With two years left in his career, Reed may not be able to get the 1,713 points he’d need to score to break the career scoring mark as he’d have to have back-to-back seasons as good as he had this past season, which is easier said than done. The 3-point marks are within reach however. Sitting only 261 attempts and 130 made shots away from the records and shooting an average of 233 attempts and making an average of 83 each season, Reed should be able to hit those marks at some point in his senior campaign.
“It’s something I’ve wanted. Hopefully I will get them next year,” Reed said. “That would mean a lot. My goal is to get to the next level so breaking these records gets my name out there, gets me farther in the game of basketball. Whatever I can do to help myself go to the next level I’ll do it.”
While his scoring is clearly elite, Reed’s performances haven’t quite paid off in terms of college attention. The sophomore has not yet received Division I attention despite a clear ability to hit from deep, something college coaches have wanted more and more in recent years. With a career 35.8% average from beyond the arch, Reed doesn’t just throw up bad deep shots but rather takes efficient chances away from the paint.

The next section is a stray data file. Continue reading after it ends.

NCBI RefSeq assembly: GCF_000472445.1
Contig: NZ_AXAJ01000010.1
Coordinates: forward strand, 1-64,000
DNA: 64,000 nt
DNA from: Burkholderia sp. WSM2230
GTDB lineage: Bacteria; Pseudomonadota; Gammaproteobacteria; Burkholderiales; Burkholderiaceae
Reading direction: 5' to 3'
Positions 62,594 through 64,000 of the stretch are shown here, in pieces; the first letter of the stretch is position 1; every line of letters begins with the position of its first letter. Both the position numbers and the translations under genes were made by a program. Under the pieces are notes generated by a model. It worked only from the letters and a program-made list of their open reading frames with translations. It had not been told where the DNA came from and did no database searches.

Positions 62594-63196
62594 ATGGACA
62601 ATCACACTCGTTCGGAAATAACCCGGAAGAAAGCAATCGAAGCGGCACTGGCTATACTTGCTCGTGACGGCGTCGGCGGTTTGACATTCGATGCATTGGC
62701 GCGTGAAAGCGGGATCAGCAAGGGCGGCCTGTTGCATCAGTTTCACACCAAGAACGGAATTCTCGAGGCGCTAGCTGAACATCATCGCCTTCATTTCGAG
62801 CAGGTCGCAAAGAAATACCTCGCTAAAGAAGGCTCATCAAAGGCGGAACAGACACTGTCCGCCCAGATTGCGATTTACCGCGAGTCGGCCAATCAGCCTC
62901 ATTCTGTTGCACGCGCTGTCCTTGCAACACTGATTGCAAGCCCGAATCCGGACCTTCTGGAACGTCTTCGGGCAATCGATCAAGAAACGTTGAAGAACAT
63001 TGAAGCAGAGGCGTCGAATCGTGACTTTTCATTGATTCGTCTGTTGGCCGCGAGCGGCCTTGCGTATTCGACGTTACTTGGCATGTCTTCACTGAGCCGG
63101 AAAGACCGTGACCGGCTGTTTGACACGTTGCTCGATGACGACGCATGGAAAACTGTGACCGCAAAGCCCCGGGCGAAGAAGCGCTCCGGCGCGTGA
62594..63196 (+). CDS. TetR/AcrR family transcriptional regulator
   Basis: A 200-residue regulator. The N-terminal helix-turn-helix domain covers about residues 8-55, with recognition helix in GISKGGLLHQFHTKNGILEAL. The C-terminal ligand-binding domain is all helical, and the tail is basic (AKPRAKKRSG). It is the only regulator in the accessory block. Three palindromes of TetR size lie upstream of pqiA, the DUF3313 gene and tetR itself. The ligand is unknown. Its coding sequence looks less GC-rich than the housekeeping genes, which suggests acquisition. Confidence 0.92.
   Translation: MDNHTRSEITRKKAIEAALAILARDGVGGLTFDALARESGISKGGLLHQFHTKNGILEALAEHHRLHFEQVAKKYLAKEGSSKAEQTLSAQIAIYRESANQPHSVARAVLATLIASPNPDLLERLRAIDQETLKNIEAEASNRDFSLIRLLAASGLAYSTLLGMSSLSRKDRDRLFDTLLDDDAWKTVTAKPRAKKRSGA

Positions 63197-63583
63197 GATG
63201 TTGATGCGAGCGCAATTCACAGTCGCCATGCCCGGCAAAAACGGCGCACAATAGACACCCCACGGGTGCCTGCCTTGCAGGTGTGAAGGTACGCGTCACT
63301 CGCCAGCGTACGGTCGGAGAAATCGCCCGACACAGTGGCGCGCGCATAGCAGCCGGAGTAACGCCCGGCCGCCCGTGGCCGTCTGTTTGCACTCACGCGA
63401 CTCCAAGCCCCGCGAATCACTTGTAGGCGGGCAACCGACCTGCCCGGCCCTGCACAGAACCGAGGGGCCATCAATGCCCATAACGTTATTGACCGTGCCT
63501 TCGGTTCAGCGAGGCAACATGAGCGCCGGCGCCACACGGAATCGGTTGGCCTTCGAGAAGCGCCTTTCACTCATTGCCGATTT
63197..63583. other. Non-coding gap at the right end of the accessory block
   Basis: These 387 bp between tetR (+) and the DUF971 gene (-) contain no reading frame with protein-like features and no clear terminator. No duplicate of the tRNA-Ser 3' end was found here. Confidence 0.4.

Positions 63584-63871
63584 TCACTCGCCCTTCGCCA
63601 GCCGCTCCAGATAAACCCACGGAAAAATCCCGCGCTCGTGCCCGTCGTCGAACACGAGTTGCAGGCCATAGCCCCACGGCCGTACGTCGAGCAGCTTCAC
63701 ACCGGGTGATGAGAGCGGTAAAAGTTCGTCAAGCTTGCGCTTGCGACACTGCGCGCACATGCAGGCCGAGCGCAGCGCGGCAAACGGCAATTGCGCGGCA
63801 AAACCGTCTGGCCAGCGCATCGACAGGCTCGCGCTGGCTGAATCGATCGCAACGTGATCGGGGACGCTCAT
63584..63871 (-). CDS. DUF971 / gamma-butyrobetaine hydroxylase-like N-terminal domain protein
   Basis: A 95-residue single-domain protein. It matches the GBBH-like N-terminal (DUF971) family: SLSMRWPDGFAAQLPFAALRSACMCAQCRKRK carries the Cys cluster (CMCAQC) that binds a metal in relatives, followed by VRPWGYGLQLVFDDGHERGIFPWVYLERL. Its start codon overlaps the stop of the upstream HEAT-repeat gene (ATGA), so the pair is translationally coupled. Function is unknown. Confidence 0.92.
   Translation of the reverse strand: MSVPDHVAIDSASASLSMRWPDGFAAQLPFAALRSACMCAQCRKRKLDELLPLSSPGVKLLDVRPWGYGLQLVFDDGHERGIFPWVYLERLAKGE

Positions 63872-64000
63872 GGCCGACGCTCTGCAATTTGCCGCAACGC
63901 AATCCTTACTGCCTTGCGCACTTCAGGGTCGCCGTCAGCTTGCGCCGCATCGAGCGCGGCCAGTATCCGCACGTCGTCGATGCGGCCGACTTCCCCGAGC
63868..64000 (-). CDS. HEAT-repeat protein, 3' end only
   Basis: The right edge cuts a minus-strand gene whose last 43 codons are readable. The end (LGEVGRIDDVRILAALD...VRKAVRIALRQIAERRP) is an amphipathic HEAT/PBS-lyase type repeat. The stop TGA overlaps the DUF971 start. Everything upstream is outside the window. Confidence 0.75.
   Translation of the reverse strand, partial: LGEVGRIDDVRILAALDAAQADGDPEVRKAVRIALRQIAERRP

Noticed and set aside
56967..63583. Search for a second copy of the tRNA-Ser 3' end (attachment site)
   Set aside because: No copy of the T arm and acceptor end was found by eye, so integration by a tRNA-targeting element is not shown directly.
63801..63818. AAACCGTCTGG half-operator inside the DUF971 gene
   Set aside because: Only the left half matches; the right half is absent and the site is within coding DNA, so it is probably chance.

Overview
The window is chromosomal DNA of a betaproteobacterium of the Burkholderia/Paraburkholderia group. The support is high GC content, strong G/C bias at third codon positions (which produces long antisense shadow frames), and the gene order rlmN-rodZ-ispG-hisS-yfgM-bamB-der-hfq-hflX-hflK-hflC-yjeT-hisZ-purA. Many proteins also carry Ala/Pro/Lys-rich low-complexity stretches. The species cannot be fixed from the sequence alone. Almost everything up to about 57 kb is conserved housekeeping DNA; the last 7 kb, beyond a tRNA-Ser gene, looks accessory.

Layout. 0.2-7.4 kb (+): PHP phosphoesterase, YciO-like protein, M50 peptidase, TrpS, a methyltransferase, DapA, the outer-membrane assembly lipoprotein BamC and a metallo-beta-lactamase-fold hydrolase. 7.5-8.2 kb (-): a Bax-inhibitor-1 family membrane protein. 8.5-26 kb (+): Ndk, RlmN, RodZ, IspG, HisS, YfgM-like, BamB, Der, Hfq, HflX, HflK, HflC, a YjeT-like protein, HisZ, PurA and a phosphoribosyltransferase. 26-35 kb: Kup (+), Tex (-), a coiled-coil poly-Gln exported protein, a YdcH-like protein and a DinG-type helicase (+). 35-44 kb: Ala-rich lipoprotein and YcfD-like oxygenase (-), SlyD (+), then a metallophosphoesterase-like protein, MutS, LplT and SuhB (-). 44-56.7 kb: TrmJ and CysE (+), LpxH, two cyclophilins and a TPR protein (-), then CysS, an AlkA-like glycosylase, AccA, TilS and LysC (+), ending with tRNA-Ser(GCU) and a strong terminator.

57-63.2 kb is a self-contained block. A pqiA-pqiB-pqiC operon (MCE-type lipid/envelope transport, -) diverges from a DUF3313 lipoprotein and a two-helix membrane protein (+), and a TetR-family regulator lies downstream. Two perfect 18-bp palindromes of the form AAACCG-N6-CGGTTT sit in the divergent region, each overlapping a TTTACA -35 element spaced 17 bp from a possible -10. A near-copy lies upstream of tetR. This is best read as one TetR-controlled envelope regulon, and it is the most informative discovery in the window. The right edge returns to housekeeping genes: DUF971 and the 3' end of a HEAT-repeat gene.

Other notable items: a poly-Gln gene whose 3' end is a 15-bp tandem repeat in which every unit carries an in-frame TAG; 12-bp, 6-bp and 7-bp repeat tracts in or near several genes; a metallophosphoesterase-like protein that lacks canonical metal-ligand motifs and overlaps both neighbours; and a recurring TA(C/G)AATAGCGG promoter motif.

“I think the way I score translates to the next level pretty well,” Reed said. “Shooting the ball is what the game has come to now and if you can put the ball in the hole you’ll get a spot.”
The more likely reason for the lack of attention on Reed from bigger programs is that he plays for a small school, with an average enrollment of 380 students, in a city of less than 10,000. Add in the fact the program is not historically significant in the state and that’s a recipe for an elite player to be overlooked.
“I’ve had a couple small colleges in Kentucky talk to me, but this summer I expect to get a couple offers and get my game more on the national stage,” Reed said. “Getting an education, going to college, playing basketball and hopefully eventually being paid to play basketball is my dream. It’s been my dream for as long as I can remember.”
However, thoughts about his future take a backseat to Reed’s focus on bringing the Polar Bears to the Sweet 16 and maybe even a state title.
“I hope to win the district tournament, the All-A tournament and play at Rupp Arena,” Reed said. “I think [winning regionals] would mean everything for me and the community of Bracken County. We haven’t won a regional tournament since 1955, almost 70 years, it would be big time.”
With his ability to spot up from 3-point land, expect Reed’s shooting to translate well at the next level. As he continues his Bracken County career, the guard will inch ever closer to Kentucky basketball history. Though he may not have the attention of major programs yet, if a program is willing to take a chance on this small-school hooper, they will certainly be rewarded.